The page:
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Two things you need to know for the tax season.





Just about everyone is a little intimidated by tax season in Canada, but you don’t need to be. While there are significant differences between filing for a small business and filing personal taxes, there are a few universal things everyone should know.

Keep tax season simple for you or your business

Tax season doesn’t have to be a stressful time of the year. Just be sure to file before April 30, 2019, and have a look below to learn more about retention of records and get a basic understanding of audits.

#1 – Retention of records
Not to encourage clutter in your home or office, but it does benefit you to hang onto anything tax related for at least 6 years after filing. Having the necessary documents can prove quite helpful in the event you are facing an audit from the CRA.

Audits, like taxes, can sound intimidating – and they are serious – but the right documents can help you speed through the process and defend your tax filings.

#2 – Understanding audits
As previously mentioned, audits are intimidating to most people. While the stakes are higher in an audit – since the CRA wants to make sure you aren’t skipping out on paying your fair share – understanding what to expect can help you feel more at ease.

First things first, a standard audit is when the CRA investigates your submitted claim based on some discrepancies or irregularities they may have found. Simply put, they believe something is wrong with what how you filed your taxes and now you’ll have to prove your case to them – via your books, accounts, records, etc.

It’s important to know the different types of audit that exist, starting with a desk audit. A “desk audit” would likely require accounting advice as it deals with business income or declared losses, as well as a real estate transaction. These require you to present receipts, and/or records on ANY area the CRA may be auditing.

There are also different styles of audit:
  • Correspondence Audit – This is quite common, as it asks for more information about particular parts of a tax return.
  • Field Audit – If someone visits your home or business to investigate, it’s known as a field audit.
  • Aggressive Tax Planning Audit (ATP) – Here, an ATP will address issues regarding claiming tax avoidance.
  • Office Audit – Individuals, not businesses can expect an office audit.

    If you or your accountant make an error or you fail to stay organized enough to prove your case, a legal professional can be there to keep things sorted.

    Near the end of your audit, you can expect to receive some kind of verification of mistakes found or if you owe more tax. You’ll have 30 days to dispute these claims if you choose to – leading to a court appearance.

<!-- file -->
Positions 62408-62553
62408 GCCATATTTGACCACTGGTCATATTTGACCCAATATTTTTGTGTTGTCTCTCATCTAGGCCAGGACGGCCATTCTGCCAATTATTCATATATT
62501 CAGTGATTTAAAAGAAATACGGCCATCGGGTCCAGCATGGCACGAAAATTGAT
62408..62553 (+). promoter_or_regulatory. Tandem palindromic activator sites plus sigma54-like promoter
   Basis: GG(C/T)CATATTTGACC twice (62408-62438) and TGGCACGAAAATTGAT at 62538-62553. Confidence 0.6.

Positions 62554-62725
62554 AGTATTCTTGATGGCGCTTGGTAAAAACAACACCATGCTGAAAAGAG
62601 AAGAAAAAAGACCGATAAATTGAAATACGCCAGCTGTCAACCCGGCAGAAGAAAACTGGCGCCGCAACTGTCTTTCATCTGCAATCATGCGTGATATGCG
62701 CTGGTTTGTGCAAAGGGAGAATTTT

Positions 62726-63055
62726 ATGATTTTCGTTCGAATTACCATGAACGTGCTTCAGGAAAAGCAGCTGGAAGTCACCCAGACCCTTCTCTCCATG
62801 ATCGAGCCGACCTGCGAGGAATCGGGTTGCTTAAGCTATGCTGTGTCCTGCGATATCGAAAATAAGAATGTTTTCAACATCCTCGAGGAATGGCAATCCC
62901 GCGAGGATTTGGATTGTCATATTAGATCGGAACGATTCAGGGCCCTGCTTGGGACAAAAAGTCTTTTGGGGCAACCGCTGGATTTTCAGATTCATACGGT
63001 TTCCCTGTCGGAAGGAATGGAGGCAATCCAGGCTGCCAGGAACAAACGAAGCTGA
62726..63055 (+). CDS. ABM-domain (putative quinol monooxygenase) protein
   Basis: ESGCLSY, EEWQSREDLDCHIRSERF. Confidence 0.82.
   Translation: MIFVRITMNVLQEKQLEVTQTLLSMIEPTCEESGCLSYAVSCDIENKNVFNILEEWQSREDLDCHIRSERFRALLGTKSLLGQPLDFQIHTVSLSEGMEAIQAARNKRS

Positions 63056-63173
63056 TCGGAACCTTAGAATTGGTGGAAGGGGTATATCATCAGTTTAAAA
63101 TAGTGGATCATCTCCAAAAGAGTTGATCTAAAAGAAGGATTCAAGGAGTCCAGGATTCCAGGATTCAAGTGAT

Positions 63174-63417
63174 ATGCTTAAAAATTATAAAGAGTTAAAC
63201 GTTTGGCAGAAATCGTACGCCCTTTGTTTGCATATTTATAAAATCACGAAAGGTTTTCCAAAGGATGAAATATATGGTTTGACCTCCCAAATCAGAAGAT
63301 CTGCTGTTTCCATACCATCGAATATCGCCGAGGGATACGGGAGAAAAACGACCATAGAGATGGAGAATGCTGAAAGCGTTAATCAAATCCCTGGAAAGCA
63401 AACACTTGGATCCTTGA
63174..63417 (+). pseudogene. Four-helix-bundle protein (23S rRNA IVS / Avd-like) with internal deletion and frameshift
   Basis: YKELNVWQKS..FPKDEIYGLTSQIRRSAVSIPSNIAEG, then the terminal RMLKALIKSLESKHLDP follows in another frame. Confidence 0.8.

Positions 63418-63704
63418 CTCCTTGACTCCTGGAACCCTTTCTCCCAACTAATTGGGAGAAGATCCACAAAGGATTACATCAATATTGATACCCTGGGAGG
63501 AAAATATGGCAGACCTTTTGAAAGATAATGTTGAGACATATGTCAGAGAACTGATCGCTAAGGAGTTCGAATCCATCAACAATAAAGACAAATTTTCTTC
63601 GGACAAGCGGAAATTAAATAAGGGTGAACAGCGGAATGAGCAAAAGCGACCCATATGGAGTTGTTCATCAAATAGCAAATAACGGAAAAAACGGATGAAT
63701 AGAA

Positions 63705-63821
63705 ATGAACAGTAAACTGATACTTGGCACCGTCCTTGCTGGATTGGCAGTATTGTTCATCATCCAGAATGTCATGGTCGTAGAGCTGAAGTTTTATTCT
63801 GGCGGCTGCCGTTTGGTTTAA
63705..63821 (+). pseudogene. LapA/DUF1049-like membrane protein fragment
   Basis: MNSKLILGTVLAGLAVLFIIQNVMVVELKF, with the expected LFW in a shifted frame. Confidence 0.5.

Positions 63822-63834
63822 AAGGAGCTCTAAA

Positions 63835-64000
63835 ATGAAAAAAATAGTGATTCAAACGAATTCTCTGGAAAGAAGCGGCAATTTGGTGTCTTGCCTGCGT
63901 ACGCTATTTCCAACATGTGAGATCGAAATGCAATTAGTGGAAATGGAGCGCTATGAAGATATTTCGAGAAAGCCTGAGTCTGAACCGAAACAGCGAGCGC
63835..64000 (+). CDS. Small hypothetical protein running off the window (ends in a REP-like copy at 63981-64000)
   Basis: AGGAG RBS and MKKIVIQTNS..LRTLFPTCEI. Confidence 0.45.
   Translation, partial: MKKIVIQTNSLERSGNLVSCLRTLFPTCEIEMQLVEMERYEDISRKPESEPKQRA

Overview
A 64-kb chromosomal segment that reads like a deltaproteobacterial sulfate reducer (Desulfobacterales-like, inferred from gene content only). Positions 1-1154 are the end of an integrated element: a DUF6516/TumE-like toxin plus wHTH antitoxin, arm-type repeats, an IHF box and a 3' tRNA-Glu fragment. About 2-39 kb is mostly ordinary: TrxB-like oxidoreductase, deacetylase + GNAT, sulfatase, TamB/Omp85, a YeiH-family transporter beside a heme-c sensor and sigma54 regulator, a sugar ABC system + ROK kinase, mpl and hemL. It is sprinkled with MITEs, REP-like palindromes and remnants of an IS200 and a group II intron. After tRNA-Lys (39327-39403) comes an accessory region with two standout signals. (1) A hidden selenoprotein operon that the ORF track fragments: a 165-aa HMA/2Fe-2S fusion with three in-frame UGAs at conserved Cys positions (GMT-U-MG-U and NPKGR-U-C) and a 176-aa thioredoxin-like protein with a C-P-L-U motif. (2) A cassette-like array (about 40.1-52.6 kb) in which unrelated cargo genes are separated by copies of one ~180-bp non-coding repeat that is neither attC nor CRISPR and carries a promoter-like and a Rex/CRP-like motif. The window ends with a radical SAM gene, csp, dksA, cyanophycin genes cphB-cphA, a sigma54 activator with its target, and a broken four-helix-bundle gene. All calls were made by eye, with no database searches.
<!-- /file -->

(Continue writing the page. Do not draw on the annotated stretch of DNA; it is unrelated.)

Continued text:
An important term to remember too is CRA reassessment. These are commonly distributed after an audit as a notice that adjustments will be made, so be sure to provide the correct information if asked.

    Other important things to remember, include:
  • If you owe any money to the CRA and can’t pay, you may need legal advice
  • If you disagree with the reassessment, you have 90 days to follow with a “Notice of Objection”
  • Be sure to have a lawyer with you once you file your “Notice of Objection” for support
  • You don’t have the right to refuse an audit, but you do have the right to question and object to any findings or requests prior to reassessment

    While you may need a lawyer for specific parts of the audit process, you would also benefit from an accountant as well. Bottom line, if you’re facing an audit, don’t try to weather this storm alone.

    Need legal support when dealing with taxes? Trust Sicotte Guilbault
    Taxes aren’t always everyone’s strong suit, so if you need legal help, don’t be afraid to go with the best. At Sicotte Guilbault, we know tax season is a hectic time of year for you. That’s why we take pride in diligently supporting our clients by providing the legal support they need to succeed in court. While no two cases are ever the same, rest assured our team of experienced litigators can be there to fight for you or your business. Give us a call at (613) 837-7408 to set-up a meeting to review the details of your situation. You don’t have to fight alone.




    by: Denis Sicotte - Partner
    posted on: April 17, 2019

    http://www.sicotte.ca/news/article/68